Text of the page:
Watch pension payments before 30 June 2019

8 Apr 2019

Meg Heffron

CEO

As we get closer to the end of the financial year, many SMSF members with pensions will be checking the amounts paid from their fund so far to make sure the minimum payment requirements will be met. Others, who only take payments right at the end of the year, will need to double check the amount that needs to be paid from their fund and make sure it all happens before midnight, 30 June 2019.

Two very common questions at this time of year are:

  1. What happens if I do an electronic transfer from my SMSF’s bank account on 30 June but it doesn’t show up in my bank account until early July?
  2. Can I make my pension payment by taking some of the SMSF’s assets (eg listed shares) and transferring them to my name? Or do I have to take my pension payments in cash?

There’s a strange answer to the first question.

As a general rule, a pension is only considered to be “paid” by electronic funds transfer (EFT) when the money appears in the recipient’s bank account. 

Given that 30 June is a Sunday this year, leaving it to the last minute will generally be too late. Even transfers arranged on Friday 28 June might cause problems – it’s likely that the money won’t appear in the member’s bank account until at least Monday 1 July and possibly even later. This might seem surprising since most banks will actually take it from the fund’s bank account immediately. But the argument is that the pension is only really paid once the member has control of the money.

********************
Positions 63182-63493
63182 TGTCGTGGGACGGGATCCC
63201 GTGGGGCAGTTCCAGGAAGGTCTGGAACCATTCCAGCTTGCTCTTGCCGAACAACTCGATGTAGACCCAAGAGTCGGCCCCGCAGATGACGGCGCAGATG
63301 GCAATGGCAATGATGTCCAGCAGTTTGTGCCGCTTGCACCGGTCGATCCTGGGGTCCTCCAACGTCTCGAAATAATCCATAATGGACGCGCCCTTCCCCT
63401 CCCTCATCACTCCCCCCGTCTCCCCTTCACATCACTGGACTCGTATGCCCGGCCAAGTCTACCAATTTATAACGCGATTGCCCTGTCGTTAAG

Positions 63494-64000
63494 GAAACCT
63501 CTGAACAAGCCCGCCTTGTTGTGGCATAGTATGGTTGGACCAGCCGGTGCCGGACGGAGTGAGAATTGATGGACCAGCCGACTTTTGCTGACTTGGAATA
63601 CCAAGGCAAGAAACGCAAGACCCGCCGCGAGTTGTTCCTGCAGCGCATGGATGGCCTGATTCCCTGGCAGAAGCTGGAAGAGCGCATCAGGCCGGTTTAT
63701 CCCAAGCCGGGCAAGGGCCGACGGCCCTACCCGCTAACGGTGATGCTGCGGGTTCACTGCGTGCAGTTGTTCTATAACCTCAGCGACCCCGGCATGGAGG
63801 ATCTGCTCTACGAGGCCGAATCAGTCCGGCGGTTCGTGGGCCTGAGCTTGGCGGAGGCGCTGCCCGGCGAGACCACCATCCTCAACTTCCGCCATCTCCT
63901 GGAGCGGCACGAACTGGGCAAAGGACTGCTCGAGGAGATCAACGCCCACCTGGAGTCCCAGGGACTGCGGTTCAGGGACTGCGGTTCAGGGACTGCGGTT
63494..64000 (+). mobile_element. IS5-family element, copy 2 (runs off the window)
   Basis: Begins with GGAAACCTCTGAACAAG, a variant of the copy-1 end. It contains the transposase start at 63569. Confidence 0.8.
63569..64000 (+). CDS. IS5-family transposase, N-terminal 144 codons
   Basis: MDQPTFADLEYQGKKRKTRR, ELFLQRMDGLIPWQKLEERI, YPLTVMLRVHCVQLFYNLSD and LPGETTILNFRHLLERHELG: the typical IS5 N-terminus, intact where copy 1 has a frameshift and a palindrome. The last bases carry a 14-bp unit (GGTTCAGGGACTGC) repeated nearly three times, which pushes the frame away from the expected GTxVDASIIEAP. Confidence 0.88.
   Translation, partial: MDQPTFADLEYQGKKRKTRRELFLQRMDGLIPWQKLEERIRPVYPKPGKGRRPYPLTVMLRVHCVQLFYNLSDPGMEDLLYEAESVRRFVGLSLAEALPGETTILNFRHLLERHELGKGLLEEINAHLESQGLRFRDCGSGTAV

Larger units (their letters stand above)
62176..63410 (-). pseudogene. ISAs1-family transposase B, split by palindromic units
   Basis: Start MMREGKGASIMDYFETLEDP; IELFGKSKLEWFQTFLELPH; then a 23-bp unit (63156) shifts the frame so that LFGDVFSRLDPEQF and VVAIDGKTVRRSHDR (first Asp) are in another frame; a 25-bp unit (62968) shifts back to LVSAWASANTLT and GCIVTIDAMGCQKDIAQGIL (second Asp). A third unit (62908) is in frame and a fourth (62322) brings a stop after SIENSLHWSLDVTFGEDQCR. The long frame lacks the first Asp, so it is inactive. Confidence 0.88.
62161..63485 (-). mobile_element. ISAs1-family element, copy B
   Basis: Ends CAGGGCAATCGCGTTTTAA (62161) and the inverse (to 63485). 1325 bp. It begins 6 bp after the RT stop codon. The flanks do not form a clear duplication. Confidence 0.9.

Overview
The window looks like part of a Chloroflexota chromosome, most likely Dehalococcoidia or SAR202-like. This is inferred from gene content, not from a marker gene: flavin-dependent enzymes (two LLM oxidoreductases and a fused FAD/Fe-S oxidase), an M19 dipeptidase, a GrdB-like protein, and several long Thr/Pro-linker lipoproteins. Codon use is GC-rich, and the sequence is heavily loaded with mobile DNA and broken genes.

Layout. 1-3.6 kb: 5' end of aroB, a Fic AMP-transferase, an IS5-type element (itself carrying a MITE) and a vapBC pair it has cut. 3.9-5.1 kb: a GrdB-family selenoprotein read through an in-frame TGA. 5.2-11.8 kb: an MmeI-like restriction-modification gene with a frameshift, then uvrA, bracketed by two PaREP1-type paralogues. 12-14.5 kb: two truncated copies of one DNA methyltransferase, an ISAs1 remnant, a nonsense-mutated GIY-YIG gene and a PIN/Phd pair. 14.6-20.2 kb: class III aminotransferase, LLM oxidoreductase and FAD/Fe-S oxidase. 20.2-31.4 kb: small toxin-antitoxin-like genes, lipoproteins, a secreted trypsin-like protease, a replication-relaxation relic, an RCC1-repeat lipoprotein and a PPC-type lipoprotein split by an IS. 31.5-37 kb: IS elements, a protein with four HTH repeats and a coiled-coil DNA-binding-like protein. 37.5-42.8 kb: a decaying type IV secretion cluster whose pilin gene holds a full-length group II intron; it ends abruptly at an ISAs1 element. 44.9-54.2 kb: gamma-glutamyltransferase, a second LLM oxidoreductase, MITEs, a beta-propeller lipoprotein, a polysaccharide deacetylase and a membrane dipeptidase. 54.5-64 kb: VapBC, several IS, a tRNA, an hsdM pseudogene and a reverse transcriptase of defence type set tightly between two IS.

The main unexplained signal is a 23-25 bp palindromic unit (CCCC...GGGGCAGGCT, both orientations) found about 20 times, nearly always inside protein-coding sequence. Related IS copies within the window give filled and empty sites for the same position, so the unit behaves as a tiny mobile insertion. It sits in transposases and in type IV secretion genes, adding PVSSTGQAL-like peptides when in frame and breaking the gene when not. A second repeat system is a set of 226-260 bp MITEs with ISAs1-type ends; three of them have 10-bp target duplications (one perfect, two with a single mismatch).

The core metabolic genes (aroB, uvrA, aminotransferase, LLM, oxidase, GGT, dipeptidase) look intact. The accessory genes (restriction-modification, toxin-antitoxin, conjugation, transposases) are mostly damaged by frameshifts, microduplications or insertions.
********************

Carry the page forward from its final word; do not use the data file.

SMSF trustees that forget to make their pension payments until the weekend (29/30 June) do have one other option to make the payment on time - a cheque. For a pension to be paid by cheque, the trustee simply needs to ensure that a cheque dated 30 June or earlier is in the hands of the member before midnight, there is enough money in the fund’s bank account to cover it and the cheque is presented promptly (say the following week) by the member. It’s a strange “back to the future” outcome (how many people actually use cheques these days?) but again, the argument is that once a member has a valid cheque in their hands, they have control of the money.


The second question is simpler. Pension payments have to be made in cash. SMSFs can certainly transfer assets such as shares to members and have that amount treated as a payment out of a pension account but it’s a different kind of payment – it’s a “commutation” of the pension. Not all pensions can make these kinds of payments. For example, someone who has not yet retired and is receiving a transition to retirement income stream (also known as a TRIS) can’t take a payment like this. But someone who (say) has retired and is receiving a standard account-based pension can do so.

The trick here is that the commutation does not count towards the minimum pension payments required for the year. 

So someone planning to transfer a large asset out of their fund would need to make sure that they also took their minimum pension payments (in cash). 

This is easy to overlook because the rules were different until 30 June 2017. Back then, commutations did count towards the minimum rules. That meant that it was possible to meet all the pension payment requirements by transferring assets out of the fund each year rather than paying cash. The only catch was that there was some paperwork to put in place (flagging that the transfer was a commutation). Not anymore.

Making pension payments at the right time and in the right way is vital. Getting this wrong can have major consequences – not only will the fund be breaking the rules but it will often also lose the great tax concessions that come with paying pensions from superannuation funds (no tax on some or all of the fund’s investment income). It certainly pays to get it right.